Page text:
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What is an Endotracheal Tube?

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  • Written By: Lucinda Reynolds
  • Edited By: W. Everett
  • Last Modified Date: 21 August 2016
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An endotracheal tube is a plastic flexible tube that is passed down the throat, through the vocal chords and into the lungs. Individuals may require endotracheal tubes while they are under anesthetic during surgery. Some individuals who are too ill to breathe on their own may need an endotracheal tube. When a patient has this breathing tube in place it can be attached to an artificial respirator that will breathe for him.

Endotracheal tubes should only be inserted by qualified health care personnel. The doctor or paramedic will use an instrument called a laryngoscope to help visualize the trachea. This metal instrument has a curved or straight blade extending from a handle. The laryngoscope has a light that allows the doctor to see the vocal chords clearly while the blade holds the patient's tongue to the side.

Once the vocal chords are visualized, the doctor will pass the endotracheal tube down the throat and through the vocal chords. He will then inject a small amount of air into the endotracheal tube cuff that lies just below the trachea. This purpose of this cuff is to help form a seal and prevent air leakage around the tube. Correct endotracheal tube placement is confirmed by listening to the chest with a stethoscope. If there are equal breath sounds on both sides of the chest, the tube is usually in the right place.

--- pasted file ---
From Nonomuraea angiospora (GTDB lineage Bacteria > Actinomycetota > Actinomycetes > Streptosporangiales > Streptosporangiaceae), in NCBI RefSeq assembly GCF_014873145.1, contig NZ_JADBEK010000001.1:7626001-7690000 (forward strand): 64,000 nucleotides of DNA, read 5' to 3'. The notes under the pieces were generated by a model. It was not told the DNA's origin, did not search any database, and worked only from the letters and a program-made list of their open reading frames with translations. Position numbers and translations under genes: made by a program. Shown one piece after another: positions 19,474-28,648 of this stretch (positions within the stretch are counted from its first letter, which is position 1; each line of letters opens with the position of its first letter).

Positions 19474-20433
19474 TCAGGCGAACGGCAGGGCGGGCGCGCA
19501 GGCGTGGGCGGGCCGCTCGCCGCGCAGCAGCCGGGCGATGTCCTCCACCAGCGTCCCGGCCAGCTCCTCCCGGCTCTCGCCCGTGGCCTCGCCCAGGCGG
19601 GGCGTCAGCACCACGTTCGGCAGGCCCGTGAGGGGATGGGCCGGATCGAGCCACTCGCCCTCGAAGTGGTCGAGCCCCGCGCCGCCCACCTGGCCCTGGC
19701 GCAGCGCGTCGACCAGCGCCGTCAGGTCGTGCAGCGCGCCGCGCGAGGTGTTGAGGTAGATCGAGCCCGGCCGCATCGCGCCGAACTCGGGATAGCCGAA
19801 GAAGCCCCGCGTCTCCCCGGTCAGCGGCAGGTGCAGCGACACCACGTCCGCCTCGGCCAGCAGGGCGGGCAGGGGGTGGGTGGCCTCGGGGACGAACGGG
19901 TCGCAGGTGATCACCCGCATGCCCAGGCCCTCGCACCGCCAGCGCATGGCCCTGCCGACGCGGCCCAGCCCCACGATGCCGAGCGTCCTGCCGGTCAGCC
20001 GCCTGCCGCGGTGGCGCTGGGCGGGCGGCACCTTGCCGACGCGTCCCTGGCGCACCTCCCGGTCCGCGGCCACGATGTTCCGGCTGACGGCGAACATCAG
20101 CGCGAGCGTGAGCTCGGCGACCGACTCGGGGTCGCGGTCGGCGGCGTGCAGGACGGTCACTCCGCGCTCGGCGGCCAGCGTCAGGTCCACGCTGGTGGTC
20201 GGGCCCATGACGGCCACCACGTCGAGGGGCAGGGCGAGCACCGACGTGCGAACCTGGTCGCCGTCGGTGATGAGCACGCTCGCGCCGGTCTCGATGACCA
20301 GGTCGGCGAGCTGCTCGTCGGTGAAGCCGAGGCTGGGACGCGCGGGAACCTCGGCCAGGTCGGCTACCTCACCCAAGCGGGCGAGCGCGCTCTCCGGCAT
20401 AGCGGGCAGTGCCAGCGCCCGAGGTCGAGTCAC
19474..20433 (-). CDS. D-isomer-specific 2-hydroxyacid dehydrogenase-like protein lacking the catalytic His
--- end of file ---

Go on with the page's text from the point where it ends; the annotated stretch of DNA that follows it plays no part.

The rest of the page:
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Confirmation of correct endotracheal tube placement is important because an incorrectly placed tube can lead to complications. The esophagus is the passage to the stomach that lies right in front of the trachea. If the endotracheal tube is mistakenly placed in the esophagus it can cause stomach contents to regurgitate and enter the lungs. This regurgitation can lead to a serious case of pneumonia or respiratory distress.

If the endotracheal intubation tube is placed too deep into the lung, only one lung will be provided with oxygen. This will lead to inadequate ventilation of the patient. A prolonged state of inadequate ventilation can sometimes lead to brain damage or death. If the tube is placed too deep, the doctor can pull it back a few centimeters until air exchange is heard over both lung fields.

The endotracheal tube can remain in place for several days if needed. However, if an individual requires long term artificial ventilation it is recommended that a tracheotomy be preformed. This technique involves cutting a hole in the front of the neck just below the Adam's apple. A breathing tube will then be passed into the lungs through this hole.

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